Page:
Storm delays appeal over contested Norwood development
Norwood residents are ready to do battle, but they’ll probably be shoveling some snow first.
With the forecast for near-blizzard conditions starting early Tuesday, the Zoning Board of Review postponed until April 10 the appeal to build a three-story self-storage unit facility at Pond Plaza overlooking Sand Pond.
Norwood residents declared victory in September when the Planning Board, over the recommendations of the Planning Department, rejected the master plan of PRW Holdings LLC and Cenicot LLC, owner of the property to build the self-storage rental unit.
Now that appears to be only one battle in the war.
Agreeing with the residents, the board found the proposed unit at the rear of the existing retail building was generally inconsistent with the city’s zoning ordinance “to promote a high level of quality in design in the development of private and public facilities.”
That victory could be short lived.
The applicant is now appealing that decision to Zoning Board of Review to appeal the Planning Board decision in what promises to be a hotly contested hearing. City Planner William DePasquale estimates at least 100 residents will turn out to argue, if built, the rental storage unit will destroy the character of the neighborhood.
Marilyn Wolcki, who has been a resident of Bigelow Circle since 1962, said the issue has galvanized the neighborhood. Signs of the upcoming meeting have been posted and a core group, she said, have been going house-to-house.
“You may not see each other for years, but something like this and they all come together,” she said.
She listed the following concerns over the development: it has the potential of adversely impacting nearby Sand Pond; there is no way of knowing what business could crop up in the rental units; there’s no way of controlling when those renting the units would be coming and going and that it is a misfit for the neighborhood and would be better suited in an industrial area such as Jefferson Boulevard.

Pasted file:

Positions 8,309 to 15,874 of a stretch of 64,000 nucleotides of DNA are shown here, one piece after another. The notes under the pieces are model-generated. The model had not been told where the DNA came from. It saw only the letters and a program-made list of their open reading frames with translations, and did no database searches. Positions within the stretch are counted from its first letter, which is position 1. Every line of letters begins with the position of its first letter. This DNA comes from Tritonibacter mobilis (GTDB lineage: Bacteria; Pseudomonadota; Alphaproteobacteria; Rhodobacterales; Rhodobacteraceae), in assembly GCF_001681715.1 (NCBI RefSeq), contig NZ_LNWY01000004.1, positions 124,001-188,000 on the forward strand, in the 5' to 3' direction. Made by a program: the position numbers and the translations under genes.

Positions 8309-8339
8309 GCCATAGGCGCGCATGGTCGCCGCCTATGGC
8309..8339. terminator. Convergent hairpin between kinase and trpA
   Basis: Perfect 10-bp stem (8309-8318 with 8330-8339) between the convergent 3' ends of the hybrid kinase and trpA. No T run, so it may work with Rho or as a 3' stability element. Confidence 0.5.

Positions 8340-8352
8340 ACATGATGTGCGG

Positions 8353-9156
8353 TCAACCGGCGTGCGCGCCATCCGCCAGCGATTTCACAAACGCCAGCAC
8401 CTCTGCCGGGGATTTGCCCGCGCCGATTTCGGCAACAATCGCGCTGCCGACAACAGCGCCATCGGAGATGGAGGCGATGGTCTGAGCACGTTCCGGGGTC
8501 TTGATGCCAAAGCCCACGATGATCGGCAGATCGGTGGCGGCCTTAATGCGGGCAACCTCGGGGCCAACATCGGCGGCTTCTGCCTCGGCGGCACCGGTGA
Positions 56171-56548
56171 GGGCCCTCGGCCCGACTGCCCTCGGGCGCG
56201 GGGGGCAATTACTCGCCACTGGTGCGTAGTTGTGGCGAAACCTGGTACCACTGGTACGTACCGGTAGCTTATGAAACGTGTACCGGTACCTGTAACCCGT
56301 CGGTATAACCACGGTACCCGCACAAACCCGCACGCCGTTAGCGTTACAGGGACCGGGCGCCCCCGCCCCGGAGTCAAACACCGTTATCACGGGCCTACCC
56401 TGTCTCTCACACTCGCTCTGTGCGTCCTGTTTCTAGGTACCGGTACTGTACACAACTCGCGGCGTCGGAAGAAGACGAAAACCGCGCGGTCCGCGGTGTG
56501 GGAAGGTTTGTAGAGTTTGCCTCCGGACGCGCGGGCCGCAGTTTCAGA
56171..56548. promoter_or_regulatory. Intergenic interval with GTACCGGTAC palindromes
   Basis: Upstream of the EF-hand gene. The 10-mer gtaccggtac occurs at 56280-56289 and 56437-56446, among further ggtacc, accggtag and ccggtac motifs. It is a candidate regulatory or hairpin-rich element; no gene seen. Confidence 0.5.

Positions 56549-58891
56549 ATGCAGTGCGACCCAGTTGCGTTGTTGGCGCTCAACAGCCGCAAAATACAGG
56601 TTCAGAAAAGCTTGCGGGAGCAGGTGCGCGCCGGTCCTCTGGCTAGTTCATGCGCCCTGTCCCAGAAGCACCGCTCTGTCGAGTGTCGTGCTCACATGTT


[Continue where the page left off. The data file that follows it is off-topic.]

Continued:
“This is in the middle of no place but a neighborhood,” Wolcki said. She believes the development would have a negative impact on property values. “Construction of this place is just going to knock the values of this neighborhood.”
In an appeal to the Zoning Board of Review, attorneys for the applicants argue the Planning Board’s decision is inconsistent with city regulations and that the Planning Board abused its discretion and “violated procedural and substantive due process.” In an 11-page memorandum John Mancini, Nicholas Goodier and Mancini Carter, attorneys for the applicants, argue that the proposed development complies with the standards and provisions of the municipality and it will have no significant negative impacts.
Furthermore, the appellants contend that the Planning Board failed to comply with state law and land development regulations and sought to support its denial by statements in the Land Development Regulations that are only to be addressed in considering an application and it failed to make written findings applicable to master plan applications.
Ward 2 Councilman Jeremy Rix, whose ward abuts the site, said Monday he had been contacted by “quite a few people” about the development. He feels “there is legitimate skepticism when it comes to the height of the hours of operation” of the proposed self-storage unit. He said there is a self-storage unit in his ward off Jefferson Boulevard with no residences within blocks.
“It seems like the place for a storage facility,” he said.
Regardless of the Zoning Board of Review’s finding, DePasquale doubts this will be the last round in this battle. Either way, court appears to be in the long range forecast.